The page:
California law expanded the public’s access to police records in 2019, but one court ruling has exempted the Ventura County Sheriff’s Department.
(CN) — Police records and privacy were on the minds of a three-judge appellate panel on Thursday as they listened to attorneys argue about the purpose of a California law that expanded the state’s public records law.
Over 400 police agencies in California found themselves under a new law in 2019 that made available non-confidential records on misconduct, use of excessive force and police shootings. Numerous police unions fought to limit the law in court. They argued the law should not be applied to police records created before the law went into effect.
Most court decisions have gone against the police unions — all except for Ventura County Superior Court Judge Henry Walsh’s June 2019 decision.
Walsh went against multiple previous rulings from other courts and found that Senate Bill 1421 does not apply retroactively, because the California Legislature in The Right To Know Act did not specify retroactivity.
Multiple police agencies, including the California Attorney General’s Office, argued this in courts across the state and most lost those arguments.
Walsh’s ruling was the outlier.
He found that the California Legislature did not specify if the law should apply to shootings and other misconduct that took place before the law went into effect. He ruled in favor of the Ventura County Deputy Sheriffs Association and the county public defender’s office appealed the ruling.
On Thursday, a three-judge panel from the Second Appellate District Court heard oral arguments on why the lower court’s decision should be reversed. The panel included Presiding Justice Arthur Gilbert, Associate Justice Kenneth Yegan and Justice Steven Perren.
Attorney Kelly Aviles for the intervenors Los Angeles Times joined Senior Deputy Public Defender Michael McMahon in arguing to reverse the lower court’s decision. She maintained that the previous court decisions did not say the law worked retroactively.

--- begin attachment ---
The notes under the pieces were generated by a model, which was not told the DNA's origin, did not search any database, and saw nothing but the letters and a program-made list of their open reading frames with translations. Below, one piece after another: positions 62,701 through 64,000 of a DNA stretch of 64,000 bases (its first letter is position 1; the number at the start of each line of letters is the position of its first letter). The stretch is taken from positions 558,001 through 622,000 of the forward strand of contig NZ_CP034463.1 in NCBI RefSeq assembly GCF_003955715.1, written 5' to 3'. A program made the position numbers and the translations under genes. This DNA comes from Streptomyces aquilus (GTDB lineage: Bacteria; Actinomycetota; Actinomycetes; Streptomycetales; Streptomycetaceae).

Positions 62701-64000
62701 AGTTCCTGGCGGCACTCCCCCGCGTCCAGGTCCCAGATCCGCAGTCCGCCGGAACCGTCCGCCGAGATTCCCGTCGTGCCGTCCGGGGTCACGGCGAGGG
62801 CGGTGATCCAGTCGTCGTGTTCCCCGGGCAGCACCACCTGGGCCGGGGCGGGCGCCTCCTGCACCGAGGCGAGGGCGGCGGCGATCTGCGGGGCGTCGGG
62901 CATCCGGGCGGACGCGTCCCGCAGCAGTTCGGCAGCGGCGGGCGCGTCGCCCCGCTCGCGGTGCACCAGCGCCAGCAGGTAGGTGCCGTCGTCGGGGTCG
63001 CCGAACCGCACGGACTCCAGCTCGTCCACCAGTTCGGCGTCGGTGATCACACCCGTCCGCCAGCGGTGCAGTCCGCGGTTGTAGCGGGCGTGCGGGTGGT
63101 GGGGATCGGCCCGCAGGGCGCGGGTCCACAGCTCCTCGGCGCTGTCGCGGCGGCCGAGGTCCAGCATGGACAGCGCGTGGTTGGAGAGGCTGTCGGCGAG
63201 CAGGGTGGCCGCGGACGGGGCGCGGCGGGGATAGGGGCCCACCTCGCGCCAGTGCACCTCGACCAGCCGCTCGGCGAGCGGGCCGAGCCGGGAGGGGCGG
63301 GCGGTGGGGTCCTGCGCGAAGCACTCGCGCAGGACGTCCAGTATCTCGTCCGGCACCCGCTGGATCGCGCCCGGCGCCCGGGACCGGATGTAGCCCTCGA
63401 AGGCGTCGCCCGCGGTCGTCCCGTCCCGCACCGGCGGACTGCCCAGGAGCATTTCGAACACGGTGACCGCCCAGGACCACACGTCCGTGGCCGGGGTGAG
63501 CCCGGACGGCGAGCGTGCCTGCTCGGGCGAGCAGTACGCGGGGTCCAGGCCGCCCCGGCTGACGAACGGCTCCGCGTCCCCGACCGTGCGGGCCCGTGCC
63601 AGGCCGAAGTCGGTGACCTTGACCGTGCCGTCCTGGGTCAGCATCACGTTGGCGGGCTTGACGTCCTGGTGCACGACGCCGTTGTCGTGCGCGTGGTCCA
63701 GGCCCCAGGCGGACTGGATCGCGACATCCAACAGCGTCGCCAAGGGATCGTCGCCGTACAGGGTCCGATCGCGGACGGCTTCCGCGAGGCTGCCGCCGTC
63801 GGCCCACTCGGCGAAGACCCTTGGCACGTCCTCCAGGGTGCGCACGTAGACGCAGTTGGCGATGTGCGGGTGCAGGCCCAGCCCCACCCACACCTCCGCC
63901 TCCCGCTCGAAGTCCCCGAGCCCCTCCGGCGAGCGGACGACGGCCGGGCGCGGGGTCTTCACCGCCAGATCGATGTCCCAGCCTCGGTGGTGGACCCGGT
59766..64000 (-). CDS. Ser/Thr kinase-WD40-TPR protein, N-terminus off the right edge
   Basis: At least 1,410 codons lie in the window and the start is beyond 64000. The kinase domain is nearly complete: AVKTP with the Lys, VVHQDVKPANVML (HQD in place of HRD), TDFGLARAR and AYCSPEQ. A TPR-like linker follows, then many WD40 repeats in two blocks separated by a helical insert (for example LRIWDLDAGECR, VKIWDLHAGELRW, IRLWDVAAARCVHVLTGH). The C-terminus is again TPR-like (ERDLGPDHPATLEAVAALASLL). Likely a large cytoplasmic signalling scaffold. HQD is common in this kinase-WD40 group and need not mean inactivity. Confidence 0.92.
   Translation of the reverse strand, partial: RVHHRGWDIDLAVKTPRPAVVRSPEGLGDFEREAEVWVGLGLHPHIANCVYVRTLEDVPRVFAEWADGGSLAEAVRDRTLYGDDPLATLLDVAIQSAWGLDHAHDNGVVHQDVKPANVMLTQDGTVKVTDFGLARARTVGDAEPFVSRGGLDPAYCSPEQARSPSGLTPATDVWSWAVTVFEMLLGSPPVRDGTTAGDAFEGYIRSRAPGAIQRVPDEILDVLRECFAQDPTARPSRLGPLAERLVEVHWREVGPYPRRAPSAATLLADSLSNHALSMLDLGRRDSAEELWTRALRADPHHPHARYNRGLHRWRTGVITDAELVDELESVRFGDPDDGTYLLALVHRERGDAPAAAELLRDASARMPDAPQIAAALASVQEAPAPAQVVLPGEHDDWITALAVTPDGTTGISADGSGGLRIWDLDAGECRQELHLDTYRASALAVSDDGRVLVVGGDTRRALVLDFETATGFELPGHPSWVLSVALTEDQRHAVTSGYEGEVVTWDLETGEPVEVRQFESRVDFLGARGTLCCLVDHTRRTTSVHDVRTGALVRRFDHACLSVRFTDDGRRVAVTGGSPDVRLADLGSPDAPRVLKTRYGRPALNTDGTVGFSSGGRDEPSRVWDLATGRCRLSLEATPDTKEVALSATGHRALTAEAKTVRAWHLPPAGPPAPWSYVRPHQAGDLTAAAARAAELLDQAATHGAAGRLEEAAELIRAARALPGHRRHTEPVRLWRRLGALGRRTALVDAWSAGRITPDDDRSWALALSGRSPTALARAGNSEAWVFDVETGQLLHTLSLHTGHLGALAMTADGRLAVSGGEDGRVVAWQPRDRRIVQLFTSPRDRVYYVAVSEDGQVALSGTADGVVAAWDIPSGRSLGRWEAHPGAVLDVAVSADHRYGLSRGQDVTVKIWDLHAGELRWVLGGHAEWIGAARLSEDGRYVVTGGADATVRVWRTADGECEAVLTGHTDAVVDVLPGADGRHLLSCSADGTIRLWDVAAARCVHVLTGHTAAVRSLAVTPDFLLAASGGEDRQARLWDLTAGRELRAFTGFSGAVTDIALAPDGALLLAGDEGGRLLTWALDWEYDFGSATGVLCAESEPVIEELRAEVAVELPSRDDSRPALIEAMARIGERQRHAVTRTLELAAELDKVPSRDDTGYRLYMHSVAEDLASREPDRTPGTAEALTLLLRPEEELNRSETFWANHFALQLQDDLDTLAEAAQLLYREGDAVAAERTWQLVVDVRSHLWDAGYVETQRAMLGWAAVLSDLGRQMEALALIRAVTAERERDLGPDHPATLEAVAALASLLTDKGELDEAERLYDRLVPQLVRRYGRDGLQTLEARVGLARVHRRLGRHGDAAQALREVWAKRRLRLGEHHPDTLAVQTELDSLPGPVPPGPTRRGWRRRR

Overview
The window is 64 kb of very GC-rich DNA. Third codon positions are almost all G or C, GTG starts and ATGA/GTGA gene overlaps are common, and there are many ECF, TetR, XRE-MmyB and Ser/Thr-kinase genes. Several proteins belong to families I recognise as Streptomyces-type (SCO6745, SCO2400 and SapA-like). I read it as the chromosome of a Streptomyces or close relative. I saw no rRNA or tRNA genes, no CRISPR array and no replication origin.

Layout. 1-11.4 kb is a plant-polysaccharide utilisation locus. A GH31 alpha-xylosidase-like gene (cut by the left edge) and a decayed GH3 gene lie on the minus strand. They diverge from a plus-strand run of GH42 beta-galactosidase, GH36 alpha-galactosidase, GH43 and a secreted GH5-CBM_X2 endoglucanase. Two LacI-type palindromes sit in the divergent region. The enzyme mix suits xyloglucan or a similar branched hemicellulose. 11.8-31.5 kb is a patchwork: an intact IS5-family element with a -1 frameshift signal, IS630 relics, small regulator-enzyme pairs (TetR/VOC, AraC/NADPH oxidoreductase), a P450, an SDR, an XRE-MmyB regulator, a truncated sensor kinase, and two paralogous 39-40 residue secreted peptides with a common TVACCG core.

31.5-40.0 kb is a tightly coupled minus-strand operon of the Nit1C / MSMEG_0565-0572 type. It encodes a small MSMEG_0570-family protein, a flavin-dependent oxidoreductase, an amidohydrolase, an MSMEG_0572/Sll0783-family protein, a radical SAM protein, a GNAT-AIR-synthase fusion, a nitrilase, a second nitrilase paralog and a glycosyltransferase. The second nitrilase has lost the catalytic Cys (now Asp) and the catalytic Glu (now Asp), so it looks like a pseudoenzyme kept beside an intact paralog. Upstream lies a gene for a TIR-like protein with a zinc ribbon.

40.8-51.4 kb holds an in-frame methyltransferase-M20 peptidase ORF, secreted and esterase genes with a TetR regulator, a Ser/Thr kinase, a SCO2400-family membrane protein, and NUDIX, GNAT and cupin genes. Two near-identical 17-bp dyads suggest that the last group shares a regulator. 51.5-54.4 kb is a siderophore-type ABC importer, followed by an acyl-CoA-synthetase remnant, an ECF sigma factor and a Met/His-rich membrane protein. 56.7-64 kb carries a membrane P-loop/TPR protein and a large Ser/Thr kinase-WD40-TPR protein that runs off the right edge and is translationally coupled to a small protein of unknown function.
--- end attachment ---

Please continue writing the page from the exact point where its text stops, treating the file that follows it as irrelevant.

“This is the fundamental problem with the union’s position in their lawsuit,” Aviles said. “They go directly to the question about whether there was some statement by the Legislature intent plain language about whether this was intended to apply to records before 2019. That’s inherently the wrong question.”
She argued the law does not change a municipality’s response to a record request from the past.
Aviles quoted Former Chief Justice of the United State Melville Fuller, “If every time a man relied on existing law in arranging his affairs, he were made secure against any change in legal rules.”
Gilbert stopped her and quoted former Associate Justice of the Supreme Court Oliver Holmes Jr., “I don’t care what the Legislature meant, what did it say.”
The California Legislature did not specify if the law applied retroactively and that has been the brunt of the legal arguments carried by police unions.
McMahon said the issue was most recently decided in the First Appellate District in Contra Costa County in Walnut Creek Police Officers’ Assn. v. City of Walnut Creek. A three-judge panel there found that the request for an officer’s records does not predate the law and it does not change the legal consequences for police conduct before 2019.
“The court of appeal was aware that this debate was going on in trial courts, to my knowledge no judge, no reasonable jurist — whether in the Superior Court or in the Court of Appeal – has interpreted the statute not to apply to records before the operative date of the statute,” McMahon said.
Attorney Richard Levine for the Ventura County Deputy Sheriffs’ Association argued that the Walnut Creek case was decided with the wrong test and said their case in Ventura County raised a strong argument about the elimination of any privacy rights.
Gilbert pressed Aviles on whether an officer was entitled to privacy if there was information in their record that should not be disclosed, like a medical condition, that had nothing to do with a shooting or misconduct.
Aviles said the statute provides a sort of balancing test and not the “complete black hole” on accessing police records that police have received in the past.
“This isn’t a question about whether an officer had a reasonable belief that his records would be secure. He had a reasonable expectation in the procedure,” Aviles said. “Procedure is given by the Legislature and can be taken away.”
Levine argued Aviles’ framing about procedure on privacy rights is wrong.
“This is far more than just a change of procedure,” Levine said. “This goes to the crux of the right of privacy.”
The arguments were taken under submission. The panel did not say when they would issue their ruling.